Ready or not, the holiday shopping season is in full swing. Criminals are rolling out new holiday scams (as well as some old favorites) to steal your hard-earned money. Holiday scams are widespread and very effective. In fact, one survey found that 75% of respondents were targeted or experienced holiday-related fraud.
According to the FBI’s Internet Crime Complaint Center's (ICS3) 2021 report, the top two holiday scam types resulted in $337 million in losses. When you consider that in 2021 the USPS alone accepted 13.2 billion letters, cards, flats, and packages for delivery between Thanksgiving and New Year’s Eve, the holiday shopping season is packed with purloining potential.
Read the tips below and share these with your friends, family, and colleagues to keep everyone safe from holiday scams in 2022!
Holiday Scams to Watch For in 2022
- Package delivery scams. This scam tops the list again in 2022. Online holiday shopping in the US is projected to increase roughly 6% in 2022, rising to $224 billion dollars, and that means an increase in package deliveries. Unfortunately, cybercriminals target online shoppers by spamming unsuspecting consumers with fake package delivery emails, redirection requests, fake tracking links, and more.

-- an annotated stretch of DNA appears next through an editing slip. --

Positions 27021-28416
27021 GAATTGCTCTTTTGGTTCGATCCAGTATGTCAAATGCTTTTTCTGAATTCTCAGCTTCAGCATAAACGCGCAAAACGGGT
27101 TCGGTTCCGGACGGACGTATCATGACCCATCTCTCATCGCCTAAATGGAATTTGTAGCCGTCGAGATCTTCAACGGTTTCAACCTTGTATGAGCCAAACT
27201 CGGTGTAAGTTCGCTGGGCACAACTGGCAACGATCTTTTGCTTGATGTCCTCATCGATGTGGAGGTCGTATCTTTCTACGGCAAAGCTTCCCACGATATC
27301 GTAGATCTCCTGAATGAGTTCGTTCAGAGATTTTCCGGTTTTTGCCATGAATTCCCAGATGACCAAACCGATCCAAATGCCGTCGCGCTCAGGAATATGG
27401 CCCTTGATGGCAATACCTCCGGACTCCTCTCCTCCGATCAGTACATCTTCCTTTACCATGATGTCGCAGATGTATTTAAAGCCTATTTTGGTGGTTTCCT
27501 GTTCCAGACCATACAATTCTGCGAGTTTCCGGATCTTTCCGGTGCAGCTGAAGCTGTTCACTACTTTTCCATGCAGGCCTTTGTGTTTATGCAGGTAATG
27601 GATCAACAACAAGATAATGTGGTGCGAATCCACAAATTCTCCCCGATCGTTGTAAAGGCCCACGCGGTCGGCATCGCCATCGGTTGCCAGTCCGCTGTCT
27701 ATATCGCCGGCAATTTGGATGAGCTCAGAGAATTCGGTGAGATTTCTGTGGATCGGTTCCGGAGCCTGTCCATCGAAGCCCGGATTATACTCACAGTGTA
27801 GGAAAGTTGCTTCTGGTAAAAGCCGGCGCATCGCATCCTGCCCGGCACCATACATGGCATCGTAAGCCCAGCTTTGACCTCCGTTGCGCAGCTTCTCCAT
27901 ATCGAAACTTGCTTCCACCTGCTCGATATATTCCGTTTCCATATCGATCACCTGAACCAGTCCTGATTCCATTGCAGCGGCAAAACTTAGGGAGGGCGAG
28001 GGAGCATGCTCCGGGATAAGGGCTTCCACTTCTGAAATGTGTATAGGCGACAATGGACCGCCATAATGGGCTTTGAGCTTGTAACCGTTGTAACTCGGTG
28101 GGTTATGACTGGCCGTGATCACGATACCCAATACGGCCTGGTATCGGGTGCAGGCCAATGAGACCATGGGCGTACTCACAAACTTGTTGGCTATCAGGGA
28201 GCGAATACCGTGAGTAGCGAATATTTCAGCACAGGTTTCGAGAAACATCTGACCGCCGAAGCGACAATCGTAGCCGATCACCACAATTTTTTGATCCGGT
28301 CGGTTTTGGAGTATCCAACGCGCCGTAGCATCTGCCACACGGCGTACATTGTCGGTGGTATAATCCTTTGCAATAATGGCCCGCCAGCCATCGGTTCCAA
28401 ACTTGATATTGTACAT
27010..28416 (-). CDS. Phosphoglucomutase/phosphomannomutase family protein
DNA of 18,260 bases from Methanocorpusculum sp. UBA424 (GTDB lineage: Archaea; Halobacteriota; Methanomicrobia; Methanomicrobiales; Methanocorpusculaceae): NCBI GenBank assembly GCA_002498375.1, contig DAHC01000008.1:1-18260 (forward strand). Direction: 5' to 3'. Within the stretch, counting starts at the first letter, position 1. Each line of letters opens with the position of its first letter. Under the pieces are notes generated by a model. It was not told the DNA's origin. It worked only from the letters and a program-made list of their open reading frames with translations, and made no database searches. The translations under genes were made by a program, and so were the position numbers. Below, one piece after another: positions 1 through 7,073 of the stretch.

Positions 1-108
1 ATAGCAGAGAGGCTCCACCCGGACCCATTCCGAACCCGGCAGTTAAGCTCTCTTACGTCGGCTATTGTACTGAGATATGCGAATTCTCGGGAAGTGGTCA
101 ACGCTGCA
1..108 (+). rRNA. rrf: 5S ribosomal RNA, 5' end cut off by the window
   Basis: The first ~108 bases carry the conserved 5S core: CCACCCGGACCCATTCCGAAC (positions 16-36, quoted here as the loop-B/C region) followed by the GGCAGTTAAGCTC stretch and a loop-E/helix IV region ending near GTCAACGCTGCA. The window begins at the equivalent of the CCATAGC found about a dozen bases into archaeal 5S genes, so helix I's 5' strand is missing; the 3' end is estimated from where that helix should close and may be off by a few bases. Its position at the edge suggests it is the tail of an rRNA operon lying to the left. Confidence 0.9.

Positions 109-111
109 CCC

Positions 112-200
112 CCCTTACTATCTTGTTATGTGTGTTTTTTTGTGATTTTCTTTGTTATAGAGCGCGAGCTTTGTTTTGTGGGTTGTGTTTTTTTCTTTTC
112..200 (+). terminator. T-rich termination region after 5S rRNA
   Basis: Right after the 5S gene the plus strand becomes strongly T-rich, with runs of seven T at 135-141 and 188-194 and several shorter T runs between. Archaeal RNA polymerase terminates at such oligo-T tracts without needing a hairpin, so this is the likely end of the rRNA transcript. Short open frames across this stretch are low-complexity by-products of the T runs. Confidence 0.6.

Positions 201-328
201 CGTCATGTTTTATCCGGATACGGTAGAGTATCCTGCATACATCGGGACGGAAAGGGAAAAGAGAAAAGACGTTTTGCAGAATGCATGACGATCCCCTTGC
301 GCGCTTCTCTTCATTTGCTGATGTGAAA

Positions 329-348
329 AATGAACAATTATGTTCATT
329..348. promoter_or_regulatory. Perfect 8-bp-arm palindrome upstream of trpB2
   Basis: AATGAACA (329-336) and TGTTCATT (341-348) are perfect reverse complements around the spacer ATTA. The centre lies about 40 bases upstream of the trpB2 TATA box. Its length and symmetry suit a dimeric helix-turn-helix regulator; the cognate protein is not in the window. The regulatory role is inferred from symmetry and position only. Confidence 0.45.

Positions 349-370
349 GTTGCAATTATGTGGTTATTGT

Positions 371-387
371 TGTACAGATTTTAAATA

How does this work? Cybercriminals text or email you about your upcoming package delivery. They may ask you to verify your address, update your preferences, or even click a “tracking link” that sends you to a phishing site. Other scammers will email you that they have discovered a package meant for you or even leave a missed package slip on your door. They will tell you that you need to contact them to confirm your details for delivery or schedule re-delivery.
There are also some frighteningly realistic delivery service phishing emails branded as USPS, UPS, DHL, or others, complete with logos, buttons, and convincing scenarios. The stories vary: for example, criminals may claim that the delivery service could not deliver the package and the customer needs to click the link to update the address or pay a small re-delivery fee. All of these scams end with a criminal installing malware onto your computer or stealing your personal and/or financial information.